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    Author(s): R.O. Curtis; D.S. DeBell; C.A. Harrington; D.P. Lavender; J.B. St. Clair; J.C. Tappeiner; J.D. Walstad
    Date: 1998
    Source: Gen. Tech. Rep. PNW-GTR-435. Portland, OR: U.S. Department of Agriculture, Forest Service, Pacific Northwest Research Station. 123 p
    Publication Series: General Technical Report (GTR)
    Station: Pacific Northwest Research Station
    PDF: View PDF  (4.0 MB)


    Silvicultural knowledge and practice have been evolving in the Pacific Northwest for nearly a century. Most research and management activities to date have focused on two major topics: (1) methods to regenerate older, naturally established forests after fire or timber harvest; and (2) growth and management of young stands. Today forest managers can reliably regenerate the major conifer and hardwood species under most conditions by using combinations of natural and artificial regeneration. They also can control stand density and species composition and growth of individual trees, thereby influencing stand structure. Available growth models can reasonably predict the outcome of growing conifer stands under a range of densities, species composition, and management scenarios, providing tree numbers by size class as well as crown characteristics and wood yields. Most silvicultural efforts have been financed through and directed toward production of wood. Although some other values have been produced or improved in conjunction with such activities, public interest and emphasis on nontimber values have increased. It has become apparent that some values are not benefitted by silvicultural practices aimed solely at wood production. In most situations, however, desired nontimber values can be enhanced by silvicultural measures implemented for their direct benefit or by some modifications of practices applied primarily to produce wood. We discuss the historical development of silviculture in the Pacific Northwest and review the silvicultural practices currently available to forest managers. We then point out how these practices can be modified and used to maintain and produce wildlife habitat, diverse stand structures (including those usually associated with old forests) and pleasing scenery, while also producing wood products. Most of the silvicultural knowledge needed to design and implement regimes for integrated production of these multiple values already exists.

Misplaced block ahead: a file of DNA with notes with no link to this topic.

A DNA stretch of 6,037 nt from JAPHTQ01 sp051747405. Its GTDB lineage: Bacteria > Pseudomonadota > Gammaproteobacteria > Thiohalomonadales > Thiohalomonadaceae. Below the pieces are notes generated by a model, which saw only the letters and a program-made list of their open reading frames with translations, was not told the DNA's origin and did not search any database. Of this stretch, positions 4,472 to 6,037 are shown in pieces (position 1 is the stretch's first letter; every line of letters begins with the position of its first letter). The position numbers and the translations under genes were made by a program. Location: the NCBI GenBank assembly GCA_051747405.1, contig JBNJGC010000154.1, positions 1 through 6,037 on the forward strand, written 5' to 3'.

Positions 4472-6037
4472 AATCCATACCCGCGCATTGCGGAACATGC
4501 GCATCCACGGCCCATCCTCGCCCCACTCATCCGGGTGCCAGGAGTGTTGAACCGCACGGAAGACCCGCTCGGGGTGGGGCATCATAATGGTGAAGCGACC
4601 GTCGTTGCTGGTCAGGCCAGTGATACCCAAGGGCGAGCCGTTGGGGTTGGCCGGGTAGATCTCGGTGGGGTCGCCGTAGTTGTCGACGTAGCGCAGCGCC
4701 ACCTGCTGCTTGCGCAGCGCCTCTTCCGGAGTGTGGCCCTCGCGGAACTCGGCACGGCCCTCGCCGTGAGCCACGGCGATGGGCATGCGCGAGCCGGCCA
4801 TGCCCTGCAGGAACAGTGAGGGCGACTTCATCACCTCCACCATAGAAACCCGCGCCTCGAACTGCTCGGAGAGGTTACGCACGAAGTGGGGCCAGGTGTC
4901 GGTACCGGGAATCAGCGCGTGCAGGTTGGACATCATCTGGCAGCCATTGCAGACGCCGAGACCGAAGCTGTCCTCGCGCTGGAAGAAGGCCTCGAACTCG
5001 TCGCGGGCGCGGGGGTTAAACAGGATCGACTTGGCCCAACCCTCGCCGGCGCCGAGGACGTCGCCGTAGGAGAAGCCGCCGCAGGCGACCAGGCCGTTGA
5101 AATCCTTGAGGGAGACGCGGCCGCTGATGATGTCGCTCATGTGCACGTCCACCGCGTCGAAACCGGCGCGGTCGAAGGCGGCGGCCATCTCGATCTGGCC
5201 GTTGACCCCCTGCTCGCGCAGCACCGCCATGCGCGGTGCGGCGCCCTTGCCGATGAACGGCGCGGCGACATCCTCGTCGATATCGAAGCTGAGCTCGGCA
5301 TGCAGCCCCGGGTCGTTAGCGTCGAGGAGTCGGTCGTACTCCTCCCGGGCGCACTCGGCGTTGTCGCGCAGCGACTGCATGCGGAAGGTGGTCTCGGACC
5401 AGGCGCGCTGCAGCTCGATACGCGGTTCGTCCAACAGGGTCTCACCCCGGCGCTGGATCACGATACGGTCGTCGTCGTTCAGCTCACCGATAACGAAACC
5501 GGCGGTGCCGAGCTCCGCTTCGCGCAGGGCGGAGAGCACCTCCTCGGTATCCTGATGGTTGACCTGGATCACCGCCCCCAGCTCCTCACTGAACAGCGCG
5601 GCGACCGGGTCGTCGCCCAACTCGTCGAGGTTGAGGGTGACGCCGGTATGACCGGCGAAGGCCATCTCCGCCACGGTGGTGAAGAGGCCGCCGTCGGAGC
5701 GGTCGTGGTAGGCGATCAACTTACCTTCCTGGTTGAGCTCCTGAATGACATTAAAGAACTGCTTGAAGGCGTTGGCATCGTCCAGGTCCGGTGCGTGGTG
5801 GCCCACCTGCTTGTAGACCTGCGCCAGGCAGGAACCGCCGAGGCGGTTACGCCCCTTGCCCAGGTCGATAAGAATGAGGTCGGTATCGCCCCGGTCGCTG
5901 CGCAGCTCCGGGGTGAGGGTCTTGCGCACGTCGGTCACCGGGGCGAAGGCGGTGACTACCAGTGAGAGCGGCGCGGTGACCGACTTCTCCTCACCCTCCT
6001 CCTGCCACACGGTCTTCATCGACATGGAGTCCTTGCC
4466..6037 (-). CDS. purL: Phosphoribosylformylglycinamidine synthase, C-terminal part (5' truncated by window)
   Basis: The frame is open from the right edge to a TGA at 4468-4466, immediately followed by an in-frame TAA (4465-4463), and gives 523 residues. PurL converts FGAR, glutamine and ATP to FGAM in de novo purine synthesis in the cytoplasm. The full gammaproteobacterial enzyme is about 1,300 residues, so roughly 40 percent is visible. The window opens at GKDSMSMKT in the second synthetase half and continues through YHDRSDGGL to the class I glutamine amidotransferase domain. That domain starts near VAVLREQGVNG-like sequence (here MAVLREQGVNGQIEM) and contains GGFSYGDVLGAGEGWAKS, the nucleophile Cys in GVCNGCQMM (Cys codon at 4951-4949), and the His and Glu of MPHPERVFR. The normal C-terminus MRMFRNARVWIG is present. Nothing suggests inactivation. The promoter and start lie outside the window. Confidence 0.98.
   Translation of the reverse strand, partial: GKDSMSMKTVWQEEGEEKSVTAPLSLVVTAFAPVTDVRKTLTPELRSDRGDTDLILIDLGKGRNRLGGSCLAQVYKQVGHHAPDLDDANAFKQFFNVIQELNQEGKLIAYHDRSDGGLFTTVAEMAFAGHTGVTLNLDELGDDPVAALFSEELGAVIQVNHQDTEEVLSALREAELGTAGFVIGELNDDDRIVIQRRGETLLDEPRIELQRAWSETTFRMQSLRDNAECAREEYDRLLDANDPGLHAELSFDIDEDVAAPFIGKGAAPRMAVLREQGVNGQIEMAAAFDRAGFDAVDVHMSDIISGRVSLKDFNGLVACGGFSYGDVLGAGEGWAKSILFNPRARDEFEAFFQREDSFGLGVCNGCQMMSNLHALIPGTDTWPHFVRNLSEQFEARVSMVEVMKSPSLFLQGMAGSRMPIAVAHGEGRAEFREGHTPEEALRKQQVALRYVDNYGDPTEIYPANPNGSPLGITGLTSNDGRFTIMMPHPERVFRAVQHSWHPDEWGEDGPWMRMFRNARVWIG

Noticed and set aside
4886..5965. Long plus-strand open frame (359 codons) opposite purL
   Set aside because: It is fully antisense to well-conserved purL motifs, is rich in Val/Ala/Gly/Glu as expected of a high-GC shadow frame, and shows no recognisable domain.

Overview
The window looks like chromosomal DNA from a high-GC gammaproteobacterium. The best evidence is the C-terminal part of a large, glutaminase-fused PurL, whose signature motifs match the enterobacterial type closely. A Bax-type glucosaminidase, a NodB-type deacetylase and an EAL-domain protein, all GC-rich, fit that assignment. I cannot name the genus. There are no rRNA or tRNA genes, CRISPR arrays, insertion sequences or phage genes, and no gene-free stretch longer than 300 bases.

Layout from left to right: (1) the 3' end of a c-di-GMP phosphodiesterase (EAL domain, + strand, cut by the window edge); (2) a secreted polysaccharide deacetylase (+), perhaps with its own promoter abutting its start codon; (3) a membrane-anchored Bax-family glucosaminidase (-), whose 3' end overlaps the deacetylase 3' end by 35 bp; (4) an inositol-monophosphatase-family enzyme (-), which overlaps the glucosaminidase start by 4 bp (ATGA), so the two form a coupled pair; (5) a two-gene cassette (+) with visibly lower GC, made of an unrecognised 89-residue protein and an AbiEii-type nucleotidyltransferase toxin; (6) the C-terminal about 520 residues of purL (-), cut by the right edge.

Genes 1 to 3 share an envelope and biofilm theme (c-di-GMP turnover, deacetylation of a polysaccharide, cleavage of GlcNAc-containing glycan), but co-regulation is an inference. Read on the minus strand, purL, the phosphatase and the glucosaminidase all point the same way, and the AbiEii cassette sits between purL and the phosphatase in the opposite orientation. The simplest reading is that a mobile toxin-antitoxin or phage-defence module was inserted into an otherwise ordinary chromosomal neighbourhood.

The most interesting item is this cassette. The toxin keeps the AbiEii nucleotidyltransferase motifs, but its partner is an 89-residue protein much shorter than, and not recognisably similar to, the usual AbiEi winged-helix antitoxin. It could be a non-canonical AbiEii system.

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    Curtis, R.O.; DeBell, D.S.; Harrington, C.A.; Lavender, D.P.; St. Clair, J.B.; Tappeiner, J.C.; Walstad, J.D. 1998. Silviculture for multiple objectives in the Douglas-fir region. Gen. Tech. Rep. PNW-GTR-435. Portland, OR: U.S. Department of Agriculture, Forest Service, Pacific Northwest Research Station. 123 p


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    Ecosystem management, multiple use, silvicultural systems, wildlife habitat, thinning, landscape management, forest ecology, Douglas-fir

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